About us | About Scoope | Contact us

 Sponsor Links
| Articles | White Papers | Presentations 

Articles                                                                                                  TOP

Ereaders Outpace Tablets in U.S. Adoption

(pcmag.com): The increase in U.S. adults who own ereaders is outpacing the growth of tablet owners, according to a new phone survey by the Pew Internet Project.Adults who owned ereaders like Amazon's Kindle and Barnes&Noble's Nook doubled from 6 percent of the U.S. adult population in November 2010 to 12 percent in May 2011, according to the survey of 2,277 respondents aged 18 and over. The survey was conducted in both English and Spanish.
Click here

Lifetime access to up-to-date info-is this the future of the textbook?

(arstechnica.com): Textbooks are not research-oriented, nor are they up-to-date. Most are already behind the times by the time you buy them. Of course, the relevance of having an updated textbook is field-dependent. Topics in biochemistry and molecular biology change much more quickly than those in general chemistry. Nevertheless, for many fields, an up-to-date textbook could be a useful tool, both for the professors who have to teach from it and for any students that continue in the field..
Click here

Assessing the corporate tablet field: Why the enterprise may be different

(zdnet.com): It's quite possible that tablet makers could fare well by becoming business players as Apple runs away with the consumer market. The consumer market is ruled by price and performance (and more the former). Given that most Apple rivals are pricing their tablets exactly the same as the iPad, it's going to be tough to win over customers.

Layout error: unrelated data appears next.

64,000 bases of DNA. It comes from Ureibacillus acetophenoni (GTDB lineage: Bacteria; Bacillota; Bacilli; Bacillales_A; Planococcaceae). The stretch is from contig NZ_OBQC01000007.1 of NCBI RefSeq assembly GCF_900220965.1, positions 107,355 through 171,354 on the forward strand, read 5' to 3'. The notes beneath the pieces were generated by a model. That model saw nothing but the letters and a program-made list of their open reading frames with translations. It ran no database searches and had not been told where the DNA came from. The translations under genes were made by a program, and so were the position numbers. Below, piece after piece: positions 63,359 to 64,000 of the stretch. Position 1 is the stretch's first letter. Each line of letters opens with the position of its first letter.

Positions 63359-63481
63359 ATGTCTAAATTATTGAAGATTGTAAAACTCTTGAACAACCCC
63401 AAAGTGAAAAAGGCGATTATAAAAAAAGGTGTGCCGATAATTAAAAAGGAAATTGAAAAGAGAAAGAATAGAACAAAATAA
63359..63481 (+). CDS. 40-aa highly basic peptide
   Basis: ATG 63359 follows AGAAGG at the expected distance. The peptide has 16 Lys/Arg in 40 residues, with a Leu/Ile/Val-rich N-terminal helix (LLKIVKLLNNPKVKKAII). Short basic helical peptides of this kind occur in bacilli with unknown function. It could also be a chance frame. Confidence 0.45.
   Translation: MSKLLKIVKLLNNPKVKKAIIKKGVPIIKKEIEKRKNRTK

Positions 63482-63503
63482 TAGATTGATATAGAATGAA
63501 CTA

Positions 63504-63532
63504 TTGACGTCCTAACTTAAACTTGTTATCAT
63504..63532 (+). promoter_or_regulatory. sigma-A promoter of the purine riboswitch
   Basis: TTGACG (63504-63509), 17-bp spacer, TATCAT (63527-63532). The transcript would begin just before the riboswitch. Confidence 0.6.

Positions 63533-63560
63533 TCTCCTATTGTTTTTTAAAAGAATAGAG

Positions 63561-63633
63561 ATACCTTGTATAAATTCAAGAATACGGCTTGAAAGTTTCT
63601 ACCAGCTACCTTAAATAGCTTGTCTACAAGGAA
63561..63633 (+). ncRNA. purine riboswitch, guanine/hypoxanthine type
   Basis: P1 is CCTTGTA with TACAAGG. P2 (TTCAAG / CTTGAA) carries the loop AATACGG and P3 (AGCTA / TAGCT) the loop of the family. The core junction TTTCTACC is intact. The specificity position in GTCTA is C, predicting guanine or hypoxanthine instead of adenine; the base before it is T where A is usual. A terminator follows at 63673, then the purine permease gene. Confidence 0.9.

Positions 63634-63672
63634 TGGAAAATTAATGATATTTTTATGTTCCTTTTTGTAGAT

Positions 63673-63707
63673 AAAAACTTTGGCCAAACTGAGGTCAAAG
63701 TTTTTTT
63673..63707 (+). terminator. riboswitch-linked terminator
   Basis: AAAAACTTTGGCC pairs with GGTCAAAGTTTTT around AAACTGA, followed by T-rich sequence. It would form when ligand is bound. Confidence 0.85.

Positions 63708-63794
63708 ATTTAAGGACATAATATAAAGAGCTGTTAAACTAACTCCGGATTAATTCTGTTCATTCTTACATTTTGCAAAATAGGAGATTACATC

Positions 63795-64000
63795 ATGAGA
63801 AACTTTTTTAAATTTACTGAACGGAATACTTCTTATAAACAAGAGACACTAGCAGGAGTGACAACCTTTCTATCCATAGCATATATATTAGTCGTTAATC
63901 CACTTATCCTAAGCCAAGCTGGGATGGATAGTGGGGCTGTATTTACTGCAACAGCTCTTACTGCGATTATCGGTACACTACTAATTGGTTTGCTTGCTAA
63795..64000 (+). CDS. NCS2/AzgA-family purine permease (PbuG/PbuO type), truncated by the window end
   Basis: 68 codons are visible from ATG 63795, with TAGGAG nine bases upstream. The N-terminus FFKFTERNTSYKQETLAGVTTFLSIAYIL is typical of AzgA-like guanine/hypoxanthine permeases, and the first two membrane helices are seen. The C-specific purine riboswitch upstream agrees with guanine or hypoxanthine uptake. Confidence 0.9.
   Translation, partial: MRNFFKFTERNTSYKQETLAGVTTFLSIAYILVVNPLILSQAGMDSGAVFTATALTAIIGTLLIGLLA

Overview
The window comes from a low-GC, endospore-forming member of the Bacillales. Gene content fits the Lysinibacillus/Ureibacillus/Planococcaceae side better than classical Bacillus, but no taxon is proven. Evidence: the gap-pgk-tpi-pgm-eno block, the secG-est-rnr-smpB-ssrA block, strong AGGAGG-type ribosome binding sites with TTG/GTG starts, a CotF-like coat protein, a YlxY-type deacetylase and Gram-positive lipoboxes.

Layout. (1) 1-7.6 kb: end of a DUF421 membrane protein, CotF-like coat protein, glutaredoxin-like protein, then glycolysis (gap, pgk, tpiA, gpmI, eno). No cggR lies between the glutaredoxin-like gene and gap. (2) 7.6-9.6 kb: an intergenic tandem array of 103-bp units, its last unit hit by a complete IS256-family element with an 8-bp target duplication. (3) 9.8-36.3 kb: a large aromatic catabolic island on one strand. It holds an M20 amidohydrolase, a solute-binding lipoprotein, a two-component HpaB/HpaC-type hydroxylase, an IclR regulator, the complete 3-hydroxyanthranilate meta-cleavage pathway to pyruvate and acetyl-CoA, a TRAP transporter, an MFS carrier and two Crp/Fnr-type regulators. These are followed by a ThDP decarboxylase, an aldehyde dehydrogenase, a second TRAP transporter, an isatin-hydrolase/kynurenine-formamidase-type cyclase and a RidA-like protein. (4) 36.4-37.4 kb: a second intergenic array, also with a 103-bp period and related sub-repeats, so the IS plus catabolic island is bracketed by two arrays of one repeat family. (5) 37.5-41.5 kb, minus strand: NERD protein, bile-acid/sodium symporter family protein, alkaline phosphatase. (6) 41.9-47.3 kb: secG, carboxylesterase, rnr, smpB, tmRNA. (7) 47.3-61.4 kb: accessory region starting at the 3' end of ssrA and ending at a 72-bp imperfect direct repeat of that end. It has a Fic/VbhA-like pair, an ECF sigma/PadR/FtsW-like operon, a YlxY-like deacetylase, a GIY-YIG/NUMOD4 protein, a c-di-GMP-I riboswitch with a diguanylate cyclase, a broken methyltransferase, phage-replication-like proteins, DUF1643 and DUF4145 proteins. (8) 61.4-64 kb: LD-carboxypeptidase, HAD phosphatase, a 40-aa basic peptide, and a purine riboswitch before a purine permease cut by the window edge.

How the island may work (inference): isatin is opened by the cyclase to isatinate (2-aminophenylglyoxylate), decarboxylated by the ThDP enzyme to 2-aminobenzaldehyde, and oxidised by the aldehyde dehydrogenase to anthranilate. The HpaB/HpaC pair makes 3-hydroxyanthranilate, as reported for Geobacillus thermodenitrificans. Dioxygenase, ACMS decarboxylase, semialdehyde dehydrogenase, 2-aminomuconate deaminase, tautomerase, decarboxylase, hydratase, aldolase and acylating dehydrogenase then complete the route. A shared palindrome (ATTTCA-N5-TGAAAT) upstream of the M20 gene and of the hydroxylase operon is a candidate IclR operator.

Click here

Ebook Spam Could Be the End of the Digital Publishing Industry

(goodereader.com): When e-readers first appeared, the naysayers swore it would never catch on. That claim has now been laid to rest, in light of news that e-books are outselling print on many platforms. But the ebook industry faces a severe threat, a new technique of spamming and piracy that may be enough to cause readers to abandon their devices and return to good old fashioned hard copy text.
Click here

Open access comes of age

(nature.com): A study of open-access publishing - published last week in the open-access journal PLoS ONE - has found that the number of papers in freely accessible journals is growing at a steady 20% per year (M. Laakso et al. PLoS ONE 6, e20961; 2011). To many, the growth confirms the health of the free-access, author-pays model. But to a few it is a discouraging sign that open access is not about to take over the world of scholarly publishing.
Click here

For banner ads click here